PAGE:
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Corporate political ties impact share prices: study
NEW YORK |
NEW YORK (Reuters) - Companies with a board member who has ties to a winning political party enjoy a significant bounce in their share price following an election, according to a study released on Monday.
Share prices also rise after an appointment to the board of a politically connected person, according to the study by the Berlin-based European School of Management and Technology.
Seven days after the U.S. presidential election in 2000 companies in the benchmark Standard & Poor's 500 Index with board connections to the winning Republican party posted a nearly 3 percent increase in share price, the study said.
Democrat-affiliated businesses found their share prices were hit hard by the Republican victory, experiencing almost a 3 percent decline when weighted by market capitalization.
A company was defined as Republican or Democrat if it had at least one board member formerly affiliated to a particular party and no such member with ties to the other side.
A comprehensive analysis of the S&P 500 showed the boost in share prices is true whether a company is given an equal weighting, or weighted based on market capitalization.
Based on the school's findings, the study said a Democratic victory this November could favor Apple Inc, International Business Machines Corp and Starbucks Corp, while a Republican win could benefit AT&T, ConocoPhillips and Lockheed Martin Corp.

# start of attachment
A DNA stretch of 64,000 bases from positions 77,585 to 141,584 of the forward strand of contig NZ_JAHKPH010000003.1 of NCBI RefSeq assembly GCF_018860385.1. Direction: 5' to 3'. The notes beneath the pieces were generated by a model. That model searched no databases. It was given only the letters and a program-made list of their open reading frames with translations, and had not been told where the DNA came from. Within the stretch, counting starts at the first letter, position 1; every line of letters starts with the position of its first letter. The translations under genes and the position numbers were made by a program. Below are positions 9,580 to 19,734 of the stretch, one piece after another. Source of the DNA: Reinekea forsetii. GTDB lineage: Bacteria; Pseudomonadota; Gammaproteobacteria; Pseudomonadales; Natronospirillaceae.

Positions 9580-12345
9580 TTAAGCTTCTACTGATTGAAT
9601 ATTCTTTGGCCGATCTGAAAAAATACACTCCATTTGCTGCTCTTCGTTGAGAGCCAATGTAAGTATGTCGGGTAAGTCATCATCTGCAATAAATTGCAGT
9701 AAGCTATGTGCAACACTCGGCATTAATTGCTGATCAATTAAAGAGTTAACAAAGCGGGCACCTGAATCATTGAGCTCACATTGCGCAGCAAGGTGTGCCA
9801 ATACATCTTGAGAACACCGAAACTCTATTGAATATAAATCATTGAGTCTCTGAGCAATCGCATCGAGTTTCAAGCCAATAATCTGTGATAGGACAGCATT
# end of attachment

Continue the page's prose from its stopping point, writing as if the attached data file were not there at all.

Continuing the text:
The study brings home the connection between politics and financial markets, and helps account for some of the value that is perceived in major Western political appointments, said Jorg Rocholl, an associate professor at the school and co-author of the report.
The opportunities companies may enjoy from a political connection include opening doors for government contracts, courting business overseas and lobbying for tax incentives or tariffs on rival companies, Rocholl said.
The study provides insight into how a company's stock may exhibit abnormal returns after elections. For investors engaged in short-selling or price-arbitrage strategies, this poses a significant market opportunity, he said.
"Whilst there have always been anecdotal reports about the effect political connections have for companies, this is the first time a relationship of this sort has been categorically proved," Rocholl said in a statement.
Eitan Goldman of Indiana University and Jongil So of the University of North Carolina also co-authored the study.
2000 ELECTION STRONG TEST CASE
The 2000 presidential election provided a strong test case because the tight race did not allow the market to anticipate a result, the study said. The outcome of voting on November 7 was not decided until a Supreme Court decision in December.
The level of political uncertainty is reflected in share price movements around two significant dates: on December 8 when a Florida court ordered a ballot recount, favoring a Democrat victory, and the final decision the night of December 12.
On December 8, Democrat companies enjoyed a positive stock return of 1.45 percent and Republican portfolio saw a negative return of 1.26 percent, the study found.
However, the return for a Republican portfolio on December 13 amounted to 0.32 percent while the negative return for the Democratic portfolio was 1.63 percent.
(Editing by Leslie Adler)
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